Fortunately we had bought Adam a Mountain Leaders First Aid Kit as a Christmas present as he does a lot of climbing etc. He had it with him and so we were able to get a pressure dressing on the wound immediately.  We had 3 mobile phones with us but at the point of the incident in the shelter of the top crags we could not get a signal.  

Betty and Graham decided to go down until they could get a signal and call out the Mountain Rescue. They set off and I laid there fortunately not in any pain at all with Adam keeping an eye on me. 

The path where I was lying was very slippery and I decided that I would slither very gently about 15 feet down the slope to where there was a large rock to prop my self against.

I managed to ease myself down and felt a lot more comfortable pressed against the large rock although I could not see what was going on. 

The accident had happened around 2.30 pm and they managed to call the mountain rescue just before 3pm.

At this stage it was a case of just lying and waiting. I managed to put some extra clothing on and felt reasonably comfortable. It was only the last 20 minutes before the first team member arrived that I started to feel cold and start shivering. The first team member reached me around 4.30pm if I remember correctly and I was mighty glad to see him. 

The rest of the team arrived within 15 minutes and they managed to get me into one of the thermal bags  and put a bivvie cover over the top of us. It was quite cosy with about 5 of us under a small tent and I soon warmed up. Dr West checked my vital signs and was surprised to find me in such a reasonable state of health.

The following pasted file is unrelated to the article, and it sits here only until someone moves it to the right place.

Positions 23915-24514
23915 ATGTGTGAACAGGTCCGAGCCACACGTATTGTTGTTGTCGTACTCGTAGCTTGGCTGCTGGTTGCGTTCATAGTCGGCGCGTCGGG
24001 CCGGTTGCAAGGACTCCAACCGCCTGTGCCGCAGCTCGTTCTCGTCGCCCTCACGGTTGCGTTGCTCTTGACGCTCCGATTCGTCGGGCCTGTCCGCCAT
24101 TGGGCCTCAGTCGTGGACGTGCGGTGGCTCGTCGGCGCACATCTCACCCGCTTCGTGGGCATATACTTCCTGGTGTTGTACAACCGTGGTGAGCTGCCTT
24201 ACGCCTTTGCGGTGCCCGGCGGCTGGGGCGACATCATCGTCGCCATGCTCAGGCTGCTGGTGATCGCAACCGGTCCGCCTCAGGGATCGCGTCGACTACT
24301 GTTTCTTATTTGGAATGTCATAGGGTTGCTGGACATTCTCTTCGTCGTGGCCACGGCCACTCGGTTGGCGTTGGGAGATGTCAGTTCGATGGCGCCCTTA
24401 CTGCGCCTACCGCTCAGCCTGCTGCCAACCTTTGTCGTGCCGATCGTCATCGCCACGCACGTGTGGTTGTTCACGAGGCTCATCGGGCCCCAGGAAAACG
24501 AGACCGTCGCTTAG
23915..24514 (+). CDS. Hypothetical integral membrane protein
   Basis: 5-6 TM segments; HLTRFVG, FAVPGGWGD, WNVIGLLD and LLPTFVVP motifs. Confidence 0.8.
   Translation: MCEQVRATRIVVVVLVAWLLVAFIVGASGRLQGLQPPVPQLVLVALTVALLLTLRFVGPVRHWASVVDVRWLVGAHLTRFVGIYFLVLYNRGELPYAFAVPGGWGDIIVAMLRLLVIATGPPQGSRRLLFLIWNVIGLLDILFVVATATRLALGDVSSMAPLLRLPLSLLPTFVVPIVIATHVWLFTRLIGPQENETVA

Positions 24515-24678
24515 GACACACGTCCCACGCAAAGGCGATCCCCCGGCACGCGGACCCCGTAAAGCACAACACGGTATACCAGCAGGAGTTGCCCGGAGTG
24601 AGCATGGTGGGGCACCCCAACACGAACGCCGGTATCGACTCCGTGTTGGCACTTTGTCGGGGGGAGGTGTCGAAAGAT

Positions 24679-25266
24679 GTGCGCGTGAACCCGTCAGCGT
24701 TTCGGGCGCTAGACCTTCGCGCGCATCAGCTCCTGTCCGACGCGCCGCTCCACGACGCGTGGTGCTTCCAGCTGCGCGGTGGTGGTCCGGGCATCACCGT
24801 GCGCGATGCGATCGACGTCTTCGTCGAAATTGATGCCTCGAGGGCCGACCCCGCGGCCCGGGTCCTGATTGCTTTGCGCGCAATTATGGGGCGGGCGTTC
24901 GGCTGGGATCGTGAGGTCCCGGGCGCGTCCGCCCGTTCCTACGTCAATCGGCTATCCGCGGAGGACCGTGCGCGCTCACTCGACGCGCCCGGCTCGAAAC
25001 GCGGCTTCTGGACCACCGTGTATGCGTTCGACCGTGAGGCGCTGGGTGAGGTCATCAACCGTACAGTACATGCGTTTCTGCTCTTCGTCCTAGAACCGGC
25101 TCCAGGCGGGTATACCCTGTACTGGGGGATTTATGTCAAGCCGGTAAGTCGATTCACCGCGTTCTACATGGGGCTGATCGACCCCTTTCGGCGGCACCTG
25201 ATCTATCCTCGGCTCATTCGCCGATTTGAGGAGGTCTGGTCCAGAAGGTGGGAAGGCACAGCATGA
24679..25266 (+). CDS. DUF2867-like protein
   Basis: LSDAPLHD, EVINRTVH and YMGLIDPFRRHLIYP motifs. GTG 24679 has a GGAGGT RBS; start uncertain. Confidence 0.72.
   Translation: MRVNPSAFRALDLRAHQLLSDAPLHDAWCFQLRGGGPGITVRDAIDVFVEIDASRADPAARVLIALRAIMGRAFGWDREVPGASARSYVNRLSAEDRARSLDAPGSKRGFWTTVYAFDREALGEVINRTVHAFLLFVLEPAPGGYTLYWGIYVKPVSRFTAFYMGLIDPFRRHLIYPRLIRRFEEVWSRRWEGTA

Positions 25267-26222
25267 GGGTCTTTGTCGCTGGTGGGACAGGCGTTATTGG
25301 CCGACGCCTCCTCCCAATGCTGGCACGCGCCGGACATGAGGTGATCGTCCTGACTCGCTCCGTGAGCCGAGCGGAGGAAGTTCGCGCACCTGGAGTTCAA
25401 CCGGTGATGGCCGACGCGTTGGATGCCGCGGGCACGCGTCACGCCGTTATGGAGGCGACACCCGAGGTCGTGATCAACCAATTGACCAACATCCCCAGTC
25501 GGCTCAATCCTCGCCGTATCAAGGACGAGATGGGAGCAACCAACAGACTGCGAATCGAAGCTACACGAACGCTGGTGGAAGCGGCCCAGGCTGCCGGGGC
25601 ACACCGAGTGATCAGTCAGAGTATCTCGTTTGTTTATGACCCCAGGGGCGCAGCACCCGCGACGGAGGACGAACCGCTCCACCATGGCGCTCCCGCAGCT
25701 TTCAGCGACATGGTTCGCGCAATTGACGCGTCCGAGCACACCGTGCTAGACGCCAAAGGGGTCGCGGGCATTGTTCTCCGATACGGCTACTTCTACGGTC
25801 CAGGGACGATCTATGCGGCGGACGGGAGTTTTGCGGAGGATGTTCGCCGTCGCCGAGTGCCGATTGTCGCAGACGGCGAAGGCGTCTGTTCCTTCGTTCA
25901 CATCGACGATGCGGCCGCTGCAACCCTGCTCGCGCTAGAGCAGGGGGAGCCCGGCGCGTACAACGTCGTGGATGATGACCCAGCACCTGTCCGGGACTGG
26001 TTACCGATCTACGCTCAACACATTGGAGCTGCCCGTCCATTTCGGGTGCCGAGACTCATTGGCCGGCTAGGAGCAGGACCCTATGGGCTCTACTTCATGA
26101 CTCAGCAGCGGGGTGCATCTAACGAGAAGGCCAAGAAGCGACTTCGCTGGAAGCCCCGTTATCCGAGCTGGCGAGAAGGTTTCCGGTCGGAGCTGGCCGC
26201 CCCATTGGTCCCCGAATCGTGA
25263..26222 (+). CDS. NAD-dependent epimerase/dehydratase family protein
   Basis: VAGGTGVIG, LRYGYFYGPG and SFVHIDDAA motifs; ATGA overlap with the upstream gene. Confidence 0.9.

When the team were ready to move me onto the stretcher and they removed the tent cover we realised that the group of us had actually slid a good 10 ft down the slope and the rock I had been pressed against was back up the hill! 

Once on the stretcher they used the vacuum mattress to stop me from moving about and I felt very secure and safe.  By this time the team had setup belays from higher up the slope and proceeded to lower me gently down the steep part of the path. 

When we reached the plateau where we had had our lunch we joined up with Betty and Adam, Graham already had gone down to the car park with other members of the team. 

We seemed to descend at quite a speed, but I must congratulate all the carriers on a first rate ride! 

On reaching the ambulance at the car park at around 7pm it started to rain and I said my goodbyes to the team. Their professionalism, skill and humour kept us all going on that eventful afternoon and I cannot thank them enough for their efforts. 

Once I reached the West Cumberland Hospital and was admitted into Casualty they found that I had not suffered any broken bones but the puncture wound was quite serious and they decided to operate that night.

Fortunately only muscle was damaged and no internal organs had been affected. They left me with a scar a bit larger than the one I started with but after 6 days in hospital and 7 weeks off work I am nearly fully recovered. 

Once again many heartfelt thanks to all the team members involved from both myself, Betty, Adam and Graham.


  Best wishes for the future



Picture of Martin in the Bell Stretcher just about to be transferred into the waiting ambulance at Brackenclose, Wasdale Head       Dawson1.jpg (349617 bytes) double click to view